Friday, 15 June 2012

Interesting blog bits

  1. John Cochrane on Taylor's "First Principles".
    Cochrane reviews John Taylor's new book First Principles: Five Keys to Restoring America's Prosperity.
  2. Winton Bates asks Do libertarians have a problem with empathy and disgust?
    It seems to me that a high value should be placed on liberty because it enables people with different values to live in peace and to pursue their individual objectives in ways that are compatible and even mutually beneficial. This doesn’t make liberty the only ethical value that matters. It does mean, however, that the onus should rest squarely with those who seek to restrict liberty to show that this will result in net benefits in terms of human flourishing.
  3. Not PC on Bring back capital controls? It’s already happening!
    You may have noticed in recent months a growing chorus of economic morons, from Jane Kelsey to Bernard Hickey to NZ Manufacturers and Exporters Association CEO John Walley, calling for the imposition of capital controls—or to put it in real English, for the government to put bans, restrictions and prohibitions on the use, storage and movement of your money and valuables.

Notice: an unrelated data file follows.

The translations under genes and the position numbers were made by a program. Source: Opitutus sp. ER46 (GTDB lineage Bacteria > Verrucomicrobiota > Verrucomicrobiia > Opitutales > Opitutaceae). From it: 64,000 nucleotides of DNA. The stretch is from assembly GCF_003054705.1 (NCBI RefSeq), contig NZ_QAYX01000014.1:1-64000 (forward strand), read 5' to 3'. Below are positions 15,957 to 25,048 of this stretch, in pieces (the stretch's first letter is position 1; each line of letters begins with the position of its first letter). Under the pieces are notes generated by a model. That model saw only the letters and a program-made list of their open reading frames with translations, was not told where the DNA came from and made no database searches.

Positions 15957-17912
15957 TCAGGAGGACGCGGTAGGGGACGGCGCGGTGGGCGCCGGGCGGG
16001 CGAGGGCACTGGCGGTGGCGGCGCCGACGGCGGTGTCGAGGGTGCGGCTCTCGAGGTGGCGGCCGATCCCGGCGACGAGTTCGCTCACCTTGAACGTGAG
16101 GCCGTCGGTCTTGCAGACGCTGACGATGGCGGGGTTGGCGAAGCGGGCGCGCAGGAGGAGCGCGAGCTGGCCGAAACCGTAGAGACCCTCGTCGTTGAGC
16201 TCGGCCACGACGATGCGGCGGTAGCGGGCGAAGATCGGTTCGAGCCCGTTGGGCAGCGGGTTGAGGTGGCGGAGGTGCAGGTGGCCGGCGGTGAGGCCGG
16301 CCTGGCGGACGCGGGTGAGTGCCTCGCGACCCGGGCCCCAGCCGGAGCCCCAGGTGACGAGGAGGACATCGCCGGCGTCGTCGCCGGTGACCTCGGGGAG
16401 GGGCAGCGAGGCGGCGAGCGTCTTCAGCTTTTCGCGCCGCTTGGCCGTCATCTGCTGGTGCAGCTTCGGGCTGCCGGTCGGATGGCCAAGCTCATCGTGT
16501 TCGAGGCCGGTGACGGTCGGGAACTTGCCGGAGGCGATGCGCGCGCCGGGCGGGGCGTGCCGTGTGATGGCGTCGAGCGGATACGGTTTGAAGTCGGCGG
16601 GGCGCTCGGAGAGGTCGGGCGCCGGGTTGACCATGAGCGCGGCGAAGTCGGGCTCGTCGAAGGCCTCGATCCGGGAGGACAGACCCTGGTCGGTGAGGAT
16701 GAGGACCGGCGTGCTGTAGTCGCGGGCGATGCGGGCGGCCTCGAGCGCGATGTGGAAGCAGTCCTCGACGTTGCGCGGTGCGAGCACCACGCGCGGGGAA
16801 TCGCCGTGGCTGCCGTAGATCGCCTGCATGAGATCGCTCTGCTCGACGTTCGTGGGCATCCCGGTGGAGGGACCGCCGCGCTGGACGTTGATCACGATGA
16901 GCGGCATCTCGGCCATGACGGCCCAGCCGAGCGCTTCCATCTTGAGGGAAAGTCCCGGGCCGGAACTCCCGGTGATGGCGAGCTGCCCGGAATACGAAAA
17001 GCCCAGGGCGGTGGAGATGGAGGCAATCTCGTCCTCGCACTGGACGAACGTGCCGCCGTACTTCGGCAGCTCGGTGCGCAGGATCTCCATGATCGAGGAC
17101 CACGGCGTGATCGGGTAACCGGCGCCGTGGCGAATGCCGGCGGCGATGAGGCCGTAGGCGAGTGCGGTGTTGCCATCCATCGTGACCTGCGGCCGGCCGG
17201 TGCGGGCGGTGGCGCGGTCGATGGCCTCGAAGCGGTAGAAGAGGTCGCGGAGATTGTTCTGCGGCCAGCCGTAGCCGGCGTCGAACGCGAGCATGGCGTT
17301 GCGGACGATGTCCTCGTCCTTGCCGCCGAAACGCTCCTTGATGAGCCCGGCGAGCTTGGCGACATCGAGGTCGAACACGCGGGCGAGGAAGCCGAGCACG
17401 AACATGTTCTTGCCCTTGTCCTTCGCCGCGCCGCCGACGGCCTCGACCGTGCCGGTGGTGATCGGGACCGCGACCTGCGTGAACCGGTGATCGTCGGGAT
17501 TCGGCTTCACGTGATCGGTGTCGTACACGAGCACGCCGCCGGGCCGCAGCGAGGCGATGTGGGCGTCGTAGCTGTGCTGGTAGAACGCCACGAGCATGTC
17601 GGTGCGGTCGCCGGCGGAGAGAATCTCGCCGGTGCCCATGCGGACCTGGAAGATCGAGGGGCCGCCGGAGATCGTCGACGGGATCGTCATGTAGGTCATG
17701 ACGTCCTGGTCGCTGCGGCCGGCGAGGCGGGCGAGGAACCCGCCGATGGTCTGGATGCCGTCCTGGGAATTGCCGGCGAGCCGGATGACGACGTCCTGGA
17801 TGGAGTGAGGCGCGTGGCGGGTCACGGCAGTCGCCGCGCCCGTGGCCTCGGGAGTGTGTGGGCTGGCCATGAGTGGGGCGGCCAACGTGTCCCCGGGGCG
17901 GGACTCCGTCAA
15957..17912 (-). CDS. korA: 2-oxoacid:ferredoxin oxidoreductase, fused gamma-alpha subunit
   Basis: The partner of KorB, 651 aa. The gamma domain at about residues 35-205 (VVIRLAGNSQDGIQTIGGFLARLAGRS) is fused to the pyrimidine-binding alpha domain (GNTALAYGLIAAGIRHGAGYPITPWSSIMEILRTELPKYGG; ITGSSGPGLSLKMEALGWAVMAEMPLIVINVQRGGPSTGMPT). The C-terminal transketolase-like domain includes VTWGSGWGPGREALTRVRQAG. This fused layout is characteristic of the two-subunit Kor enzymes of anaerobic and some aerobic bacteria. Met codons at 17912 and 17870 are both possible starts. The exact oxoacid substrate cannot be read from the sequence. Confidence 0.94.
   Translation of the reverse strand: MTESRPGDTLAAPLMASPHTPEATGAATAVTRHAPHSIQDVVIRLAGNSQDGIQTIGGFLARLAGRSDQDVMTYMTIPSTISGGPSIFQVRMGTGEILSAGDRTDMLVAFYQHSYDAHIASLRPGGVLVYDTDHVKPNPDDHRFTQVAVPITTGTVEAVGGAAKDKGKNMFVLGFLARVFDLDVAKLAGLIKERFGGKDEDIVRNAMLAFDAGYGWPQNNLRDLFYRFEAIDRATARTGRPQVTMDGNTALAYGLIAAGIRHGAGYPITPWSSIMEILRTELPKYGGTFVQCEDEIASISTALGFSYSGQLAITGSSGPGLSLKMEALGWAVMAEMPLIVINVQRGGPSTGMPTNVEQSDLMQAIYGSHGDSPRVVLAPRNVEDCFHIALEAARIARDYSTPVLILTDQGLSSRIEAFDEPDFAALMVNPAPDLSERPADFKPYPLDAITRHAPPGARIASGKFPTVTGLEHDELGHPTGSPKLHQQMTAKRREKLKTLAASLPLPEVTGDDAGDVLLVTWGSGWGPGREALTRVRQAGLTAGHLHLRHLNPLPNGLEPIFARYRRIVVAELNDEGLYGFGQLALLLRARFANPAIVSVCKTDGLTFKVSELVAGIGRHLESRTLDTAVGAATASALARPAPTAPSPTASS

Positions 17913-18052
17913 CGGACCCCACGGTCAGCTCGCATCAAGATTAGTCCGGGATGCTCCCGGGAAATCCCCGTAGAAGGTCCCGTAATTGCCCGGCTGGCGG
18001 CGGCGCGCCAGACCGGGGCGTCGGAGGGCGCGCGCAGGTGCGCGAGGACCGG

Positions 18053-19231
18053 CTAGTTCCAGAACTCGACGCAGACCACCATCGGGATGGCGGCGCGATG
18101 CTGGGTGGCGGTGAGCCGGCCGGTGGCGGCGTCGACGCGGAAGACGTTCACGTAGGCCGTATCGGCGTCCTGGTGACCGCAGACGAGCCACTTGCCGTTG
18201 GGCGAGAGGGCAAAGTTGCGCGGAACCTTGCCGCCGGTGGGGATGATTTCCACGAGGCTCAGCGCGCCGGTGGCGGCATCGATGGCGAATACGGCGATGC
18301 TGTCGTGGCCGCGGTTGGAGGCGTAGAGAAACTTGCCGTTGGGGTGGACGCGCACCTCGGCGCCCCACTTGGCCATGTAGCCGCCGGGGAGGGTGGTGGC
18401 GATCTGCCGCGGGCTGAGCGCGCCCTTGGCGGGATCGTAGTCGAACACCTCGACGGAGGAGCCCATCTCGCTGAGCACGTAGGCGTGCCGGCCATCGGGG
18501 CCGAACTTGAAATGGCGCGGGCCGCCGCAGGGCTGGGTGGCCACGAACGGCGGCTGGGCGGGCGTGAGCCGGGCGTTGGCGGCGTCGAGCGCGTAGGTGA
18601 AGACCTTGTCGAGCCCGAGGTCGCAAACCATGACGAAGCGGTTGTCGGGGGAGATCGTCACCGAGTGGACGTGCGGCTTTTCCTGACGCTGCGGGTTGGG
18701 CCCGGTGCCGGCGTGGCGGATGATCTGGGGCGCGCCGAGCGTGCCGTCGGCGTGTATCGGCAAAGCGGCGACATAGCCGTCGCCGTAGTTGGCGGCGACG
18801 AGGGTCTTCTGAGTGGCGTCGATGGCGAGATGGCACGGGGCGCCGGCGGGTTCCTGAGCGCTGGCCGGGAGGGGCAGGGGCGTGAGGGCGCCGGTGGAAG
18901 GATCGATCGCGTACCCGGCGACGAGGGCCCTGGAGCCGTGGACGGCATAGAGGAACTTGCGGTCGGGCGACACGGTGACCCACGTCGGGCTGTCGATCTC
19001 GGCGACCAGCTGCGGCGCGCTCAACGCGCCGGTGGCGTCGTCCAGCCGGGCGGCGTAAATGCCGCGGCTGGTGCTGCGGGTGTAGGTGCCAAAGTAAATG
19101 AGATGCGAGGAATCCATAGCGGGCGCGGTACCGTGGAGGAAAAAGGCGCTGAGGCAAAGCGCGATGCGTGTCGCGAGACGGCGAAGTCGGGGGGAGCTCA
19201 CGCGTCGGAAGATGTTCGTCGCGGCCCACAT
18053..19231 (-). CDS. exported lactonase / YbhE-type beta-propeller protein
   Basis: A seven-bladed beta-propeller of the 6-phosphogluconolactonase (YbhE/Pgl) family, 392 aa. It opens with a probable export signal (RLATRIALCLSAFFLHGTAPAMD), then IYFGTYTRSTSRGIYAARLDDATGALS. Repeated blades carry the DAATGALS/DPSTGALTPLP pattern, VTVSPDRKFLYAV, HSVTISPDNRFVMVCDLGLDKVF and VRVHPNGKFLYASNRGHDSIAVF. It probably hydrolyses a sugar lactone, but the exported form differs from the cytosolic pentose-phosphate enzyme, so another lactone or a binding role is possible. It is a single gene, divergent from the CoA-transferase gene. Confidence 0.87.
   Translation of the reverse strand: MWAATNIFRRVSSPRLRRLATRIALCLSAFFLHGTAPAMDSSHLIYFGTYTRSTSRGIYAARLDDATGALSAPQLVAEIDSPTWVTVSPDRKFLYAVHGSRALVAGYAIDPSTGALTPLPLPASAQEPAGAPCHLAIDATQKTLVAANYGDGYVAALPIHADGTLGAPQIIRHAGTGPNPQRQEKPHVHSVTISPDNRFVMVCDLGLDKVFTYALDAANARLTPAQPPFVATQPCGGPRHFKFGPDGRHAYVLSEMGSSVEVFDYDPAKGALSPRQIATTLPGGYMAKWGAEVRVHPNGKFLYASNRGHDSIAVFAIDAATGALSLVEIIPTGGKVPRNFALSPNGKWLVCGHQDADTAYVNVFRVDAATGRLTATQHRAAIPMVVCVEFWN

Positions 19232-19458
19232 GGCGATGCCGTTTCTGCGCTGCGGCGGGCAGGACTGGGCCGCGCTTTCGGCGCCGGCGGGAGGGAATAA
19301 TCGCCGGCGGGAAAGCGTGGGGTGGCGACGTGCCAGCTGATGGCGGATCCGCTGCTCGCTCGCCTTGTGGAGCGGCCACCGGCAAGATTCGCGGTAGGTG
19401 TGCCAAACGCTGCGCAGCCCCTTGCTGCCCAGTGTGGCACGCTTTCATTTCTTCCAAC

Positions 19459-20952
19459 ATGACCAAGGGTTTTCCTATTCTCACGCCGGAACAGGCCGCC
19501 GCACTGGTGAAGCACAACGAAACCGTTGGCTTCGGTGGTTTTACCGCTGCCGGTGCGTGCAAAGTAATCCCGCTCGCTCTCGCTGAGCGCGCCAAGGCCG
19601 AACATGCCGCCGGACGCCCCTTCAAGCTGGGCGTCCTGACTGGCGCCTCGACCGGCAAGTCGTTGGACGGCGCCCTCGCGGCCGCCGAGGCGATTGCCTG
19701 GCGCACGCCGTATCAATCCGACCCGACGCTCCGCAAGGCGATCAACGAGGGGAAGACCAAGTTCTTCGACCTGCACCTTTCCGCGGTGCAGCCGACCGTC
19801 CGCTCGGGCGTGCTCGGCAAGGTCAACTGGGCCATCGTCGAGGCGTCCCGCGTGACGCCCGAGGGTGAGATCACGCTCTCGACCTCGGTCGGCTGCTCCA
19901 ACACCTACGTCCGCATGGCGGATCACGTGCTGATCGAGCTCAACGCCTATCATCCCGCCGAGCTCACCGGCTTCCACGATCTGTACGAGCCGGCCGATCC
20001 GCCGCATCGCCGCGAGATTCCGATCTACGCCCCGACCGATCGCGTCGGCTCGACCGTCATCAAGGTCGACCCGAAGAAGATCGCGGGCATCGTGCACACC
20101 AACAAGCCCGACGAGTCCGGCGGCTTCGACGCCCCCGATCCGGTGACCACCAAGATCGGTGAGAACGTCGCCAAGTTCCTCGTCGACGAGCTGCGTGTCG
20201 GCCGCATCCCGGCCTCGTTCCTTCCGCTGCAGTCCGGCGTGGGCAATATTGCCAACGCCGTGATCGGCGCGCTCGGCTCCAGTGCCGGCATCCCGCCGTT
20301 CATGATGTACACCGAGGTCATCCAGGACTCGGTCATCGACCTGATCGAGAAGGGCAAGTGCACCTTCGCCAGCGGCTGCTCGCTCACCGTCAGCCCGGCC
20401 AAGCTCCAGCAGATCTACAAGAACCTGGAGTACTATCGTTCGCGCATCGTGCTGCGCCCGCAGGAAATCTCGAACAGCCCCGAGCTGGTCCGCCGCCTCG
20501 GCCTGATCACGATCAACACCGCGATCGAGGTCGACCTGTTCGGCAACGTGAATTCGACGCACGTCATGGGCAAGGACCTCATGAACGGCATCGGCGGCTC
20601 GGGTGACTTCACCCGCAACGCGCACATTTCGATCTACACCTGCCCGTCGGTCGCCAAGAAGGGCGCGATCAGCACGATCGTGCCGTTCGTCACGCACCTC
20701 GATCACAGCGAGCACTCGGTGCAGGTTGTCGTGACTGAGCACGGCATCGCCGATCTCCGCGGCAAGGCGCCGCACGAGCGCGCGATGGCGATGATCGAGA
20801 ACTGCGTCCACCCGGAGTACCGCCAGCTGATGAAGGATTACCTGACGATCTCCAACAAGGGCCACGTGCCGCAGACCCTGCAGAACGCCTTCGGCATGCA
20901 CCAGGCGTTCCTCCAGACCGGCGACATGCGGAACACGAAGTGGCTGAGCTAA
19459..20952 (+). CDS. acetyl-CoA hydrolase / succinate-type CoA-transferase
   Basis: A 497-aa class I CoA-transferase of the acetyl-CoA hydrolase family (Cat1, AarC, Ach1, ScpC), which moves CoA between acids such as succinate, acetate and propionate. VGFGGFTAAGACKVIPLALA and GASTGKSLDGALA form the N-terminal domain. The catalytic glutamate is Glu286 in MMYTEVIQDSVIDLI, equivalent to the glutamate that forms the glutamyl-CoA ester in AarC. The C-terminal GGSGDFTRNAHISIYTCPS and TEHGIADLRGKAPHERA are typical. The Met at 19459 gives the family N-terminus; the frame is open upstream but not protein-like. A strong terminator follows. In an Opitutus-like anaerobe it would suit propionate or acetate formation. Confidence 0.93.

4. Eamonn Butler says Happy birthday, Adam Smith
    It's Adam Smith's birthday. Well, sort of. His birth was registered at the church in Kirkcaldy, Scotland, on 5 June 1723. So he was probably born around 3 June 1723. But in 1872 the calendar changed and a few days were added, so that works out to 14 June, which is the day we celebrate it here at the Adam Smith Institute.
  5. Eric Crampton on Exam security
    Canterbury takes its invigilated exams pretty seriously.
  6. Klaus Desmet, Ejaz Ghani, Stephen D O'Connell and Esteban Rossi-Hansberg on Spatial disparities in India: Have Mumbai and Chennai become too congested?
    Will India’s rapid growth in the services sector lead to overcrowding of its cities? This column compares India’s experience to that of other countries.
  7. Lynne Kiesling on Frontiers in dynamic pricing: spot advertising auctions
    According to this Ars Technica story (and a linked Bloomberg article), Facebook is going to offer a new advertising model to its potential advertisers: a spot auction for real-time ads based on changes in current events or time-sensitive things like sporting event results.

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